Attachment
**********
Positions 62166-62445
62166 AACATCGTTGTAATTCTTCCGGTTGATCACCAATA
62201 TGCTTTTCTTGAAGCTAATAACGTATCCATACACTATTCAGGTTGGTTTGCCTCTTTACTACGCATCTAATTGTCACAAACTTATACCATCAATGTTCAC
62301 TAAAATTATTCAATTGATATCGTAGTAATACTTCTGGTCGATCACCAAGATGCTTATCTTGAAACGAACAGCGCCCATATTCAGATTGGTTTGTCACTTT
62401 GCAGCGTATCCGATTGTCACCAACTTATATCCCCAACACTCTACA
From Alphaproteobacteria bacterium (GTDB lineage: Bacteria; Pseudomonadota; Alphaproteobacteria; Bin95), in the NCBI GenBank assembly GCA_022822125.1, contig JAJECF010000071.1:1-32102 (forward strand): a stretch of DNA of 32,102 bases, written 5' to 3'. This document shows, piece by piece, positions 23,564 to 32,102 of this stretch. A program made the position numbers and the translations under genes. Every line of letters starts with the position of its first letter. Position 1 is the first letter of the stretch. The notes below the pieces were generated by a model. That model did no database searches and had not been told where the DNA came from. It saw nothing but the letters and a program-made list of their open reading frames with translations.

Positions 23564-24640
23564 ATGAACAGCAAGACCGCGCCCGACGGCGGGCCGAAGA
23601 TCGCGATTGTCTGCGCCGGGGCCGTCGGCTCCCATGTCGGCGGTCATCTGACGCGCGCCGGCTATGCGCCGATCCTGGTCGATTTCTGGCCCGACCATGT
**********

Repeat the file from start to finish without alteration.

Positions 62166-62445
62166 AACATCGTTGTAATTCTTCCGGTTGATCACCAATA
62201 TGCTTTTCTTGAAGCTAATAACGTATCCATACACTATTCAGGTTGGTTTGCCTCTTTACTACGCATCTAATTGTCACAAACTTATACCATCAATGTTCAC
62301 TAAAATTATTCAATTGATATCGTAGTAATACTTCTGGTCGATCACCAAGATGCTTATCTTGAAACGAACAGCGCCCATATTCAGATTGGTTTGTCACTTT
62401 GCAGCGTATCCGATTGTCACCAACTTATATCCCCAACACTCTACA
From Alphaproteobacteria bacterium (GTDB lineage: Bacteria; Pseudomonadota; Alphaproteobacteria; Bin95), in the NCBI GenBank assembly GCA_022822125.1, contig JAJECF010000071.1:1-32102 (forward strand): a stretch of DNA of 32,102 bases, written 5' to 3'. This document shows, piece by piece, positions 23,564 to 32,102 of this stretch. A program made the position numbers and the translations under genes. Every line of letters starts with the position of its first letter. Position 1 is the first letter of the stretch. The notes below the pieces were generated by a model. That model did no database searches and had not been told where the DNA came from. It saw nothing but the letters and a program-made list of their open reading frames with translations.

Positions 23564-24640
23564 ATGAACAGCAAGACCGCGCCCGACGGCGGGCCGAAGA
23601 TCGCGATTGTCTGCGCCGGGGCCGTCGGCTCCCATGTCGGCGGTCATCTGACGCGCGCCGGCTATGCGCCGATCCTGGTCGATTTCTGGCCCGACCATGT